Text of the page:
Pay Taxes as an Independent Medical Transcriptionist - dummies

Pay Taxes as an Independent Medical Transcriptionist

By Anne Martinez

Doing medical transcription work as an independent contractor may do a lot of good things for you, but getting you out of paying taxes isn’t one of them. When you work for yourself, you get to take some great tax write-offs.

You also have to pay increased Social Security and Medicare taxes and manage paying them yourself. Most important:

  • You have to make quarterly estimated tax payments. If you forget to do so, Uncle Sam can reach into your pockets and take out extra!

  • As your own employer, you’ll have to pay the portion of Social Security and Medicare taxes an employer pays on an employee’s behalf. This is known as self-employment tax.

That’s the major stuff. As long as you know about it and take care of it, it’s really no big deal. It only becomes problematic if you don’t do it. Two other notable things happen:

  • Instead receiving a W-2 form at the end of the year, you’ll receive one or more 1099 forms.

  • Your federal income tax return will include additional forms.

Taxes are a complicated subject, and can only be touched on here. If you want thorough information on preparing your taxes, check out some detailed books on the subject.

Understanding self-employment tax

Self-employment tax is just another name for Social Security and Medicare contributions. If you had an employer, it would pay half and you would pay the other half. Because you’re your employer, you have to pick up the whole tab.

You figure self-employment tax by completing the Schedule SE form along with your annual federal tax return. It’s calculated based on your net self-employment income, which, if you recall, means what’s left after you deduct business expenses.

The standard self-employment tax rate is 15.3 percent (12.4 percent for Social Security and 2.9 percent for Medicare). If you’re used to paying just the employee portion (7.65 percent), paying double can be a little stunning at first.

But there’s some good news: You get to deduct that extra half when calculating your adjusted gross income (AGI). AGI is the number used to determine your federal income tax. The lower it is, the lower your income tax bill will be.

Because of the 2010 Tax Relief Act, the self-employment tax rate was reduced to 13.3 percent (10.4 percent for Social Security and 2.9 percent for Medicare) for tax year 2011; Congress voted to extend the Tax Relief Act for tax year 2012 as well, but you can bet this extension won’t last forever.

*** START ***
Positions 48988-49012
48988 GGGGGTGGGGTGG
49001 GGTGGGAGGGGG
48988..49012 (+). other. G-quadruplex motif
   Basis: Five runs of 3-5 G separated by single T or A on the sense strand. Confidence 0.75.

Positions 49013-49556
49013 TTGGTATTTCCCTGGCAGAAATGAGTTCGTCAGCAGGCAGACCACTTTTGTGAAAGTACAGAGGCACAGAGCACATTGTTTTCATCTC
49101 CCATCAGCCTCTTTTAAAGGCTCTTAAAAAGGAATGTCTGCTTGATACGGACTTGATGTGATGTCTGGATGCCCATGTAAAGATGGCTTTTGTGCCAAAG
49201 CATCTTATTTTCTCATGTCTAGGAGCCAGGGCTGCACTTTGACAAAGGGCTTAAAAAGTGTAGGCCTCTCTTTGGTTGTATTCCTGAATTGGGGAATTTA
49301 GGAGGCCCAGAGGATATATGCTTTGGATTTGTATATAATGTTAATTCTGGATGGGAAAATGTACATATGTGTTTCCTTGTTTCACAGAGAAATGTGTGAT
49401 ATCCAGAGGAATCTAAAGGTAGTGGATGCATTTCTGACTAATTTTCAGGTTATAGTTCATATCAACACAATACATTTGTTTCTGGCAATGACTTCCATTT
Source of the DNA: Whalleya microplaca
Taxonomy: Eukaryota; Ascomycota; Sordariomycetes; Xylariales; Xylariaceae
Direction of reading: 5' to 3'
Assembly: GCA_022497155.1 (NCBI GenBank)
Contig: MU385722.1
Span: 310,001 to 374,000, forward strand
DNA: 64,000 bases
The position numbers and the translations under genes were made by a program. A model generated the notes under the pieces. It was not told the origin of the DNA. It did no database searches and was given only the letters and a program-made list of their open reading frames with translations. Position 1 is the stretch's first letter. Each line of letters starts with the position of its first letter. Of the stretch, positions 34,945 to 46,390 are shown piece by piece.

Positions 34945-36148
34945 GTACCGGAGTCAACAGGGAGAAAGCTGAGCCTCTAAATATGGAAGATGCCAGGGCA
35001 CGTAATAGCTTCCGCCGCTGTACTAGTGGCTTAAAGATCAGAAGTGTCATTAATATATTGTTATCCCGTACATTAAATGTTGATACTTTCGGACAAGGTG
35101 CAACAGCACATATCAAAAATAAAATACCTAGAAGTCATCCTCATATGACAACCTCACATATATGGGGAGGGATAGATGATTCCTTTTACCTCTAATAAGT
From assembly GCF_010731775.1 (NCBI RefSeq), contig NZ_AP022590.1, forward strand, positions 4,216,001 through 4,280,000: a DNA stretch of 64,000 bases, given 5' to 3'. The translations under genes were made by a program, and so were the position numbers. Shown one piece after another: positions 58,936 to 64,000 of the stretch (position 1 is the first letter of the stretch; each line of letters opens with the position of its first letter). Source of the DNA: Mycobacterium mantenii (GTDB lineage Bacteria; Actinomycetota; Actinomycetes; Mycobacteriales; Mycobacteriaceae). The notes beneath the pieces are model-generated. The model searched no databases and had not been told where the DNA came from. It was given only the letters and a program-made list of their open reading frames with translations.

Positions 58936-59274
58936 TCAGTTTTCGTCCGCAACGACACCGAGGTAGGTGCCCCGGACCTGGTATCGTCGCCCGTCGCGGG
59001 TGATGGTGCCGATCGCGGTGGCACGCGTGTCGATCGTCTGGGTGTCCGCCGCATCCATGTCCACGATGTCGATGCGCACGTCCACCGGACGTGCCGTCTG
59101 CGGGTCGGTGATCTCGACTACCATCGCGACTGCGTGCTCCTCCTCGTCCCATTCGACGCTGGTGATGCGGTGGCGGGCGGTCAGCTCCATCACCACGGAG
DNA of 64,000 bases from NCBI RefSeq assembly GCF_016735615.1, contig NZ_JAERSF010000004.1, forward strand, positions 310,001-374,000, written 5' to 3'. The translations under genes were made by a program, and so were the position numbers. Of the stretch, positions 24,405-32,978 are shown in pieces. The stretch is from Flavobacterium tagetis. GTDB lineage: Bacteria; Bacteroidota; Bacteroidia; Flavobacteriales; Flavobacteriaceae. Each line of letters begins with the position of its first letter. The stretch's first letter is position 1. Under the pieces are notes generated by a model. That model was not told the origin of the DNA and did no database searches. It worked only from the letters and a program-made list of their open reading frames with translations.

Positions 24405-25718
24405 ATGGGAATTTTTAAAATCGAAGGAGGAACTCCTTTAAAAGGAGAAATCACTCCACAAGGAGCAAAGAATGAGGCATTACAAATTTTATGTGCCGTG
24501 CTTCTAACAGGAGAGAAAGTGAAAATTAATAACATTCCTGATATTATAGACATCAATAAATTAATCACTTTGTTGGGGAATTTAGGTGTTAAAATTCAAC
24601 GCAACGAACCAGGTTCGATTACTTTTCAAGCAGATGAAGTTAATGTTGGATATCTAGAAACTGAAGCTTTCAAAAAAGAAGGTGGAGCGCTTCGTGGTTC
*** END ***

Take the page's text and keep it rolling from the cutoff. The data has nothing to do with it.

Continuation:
For up-to-date information on the self-employment tax rate, go to IRS website.

Making estimated tax payments

Income tax is a pay-as-you-go system. You pay in all year long, based on estimates of what your final tax bill will be. Then you have until April 15 to complete your annual tax return and calculate what you really owe. You either pay more or get some back.

When you’re someone else’s employee, your employer does the estimating and submits payments on your behalf. A portion is subtracted from your paychecks throughout the year as withholding and submitted to the public tax coffers.

You don’t get to get out of paying in all year long just because your income isn’t coming from an employer. The difference is, you have to take over the task of estimating and making payments.

There are a couple of ways you can do it:

  • Make quarterly estimated tax payments.

  • Increase withholding from paychecks from an employer by enough to cover your self-employment income, too.

Estimated taxes are due four times a year (April 15, June 15, September 15, and January 15). Whoever you owe income taxes to (federal, state, and/or local) gets estimated tax payments. The mechanics of paying them is easy — just fill out the proper form and send it in with a check.

Federally speaking, it’s IRS Form 1040-ES. Whoever else you pay income tax to will have a corresponding form. You may expect them to be named similarly, but they’re not. In New York State, it’s form IT-2105. In North Carolina, it’s NC-40. Go figure.

It is an approximation process, and the IRS doesn’t expect you to get it smack on; however, it does expect you to come close. If you underpay, you can get hit with extra charges.

Estimated taxes payments made to municipalities are occasionally due on a different schedule. For example, in some cities, it’s a once-a-year thing instead of quarterly.

If your income fluctuates, predicting this year’s bill can get tricky. You can use a tax publication worksheet, tax prep software, an online calculator, or a tax professional to help you figure it out. As long as you pay estimated taxes equivalent to 100 percent of the previous year’s tax bill or 90 percent of this year’s bill, you’ll be in the clear.

If you still have a “regular” job or file a joint return with someone who does, you can save yourself the hassle of submitting estimated tax payments by increasing the withholding from those paychecks.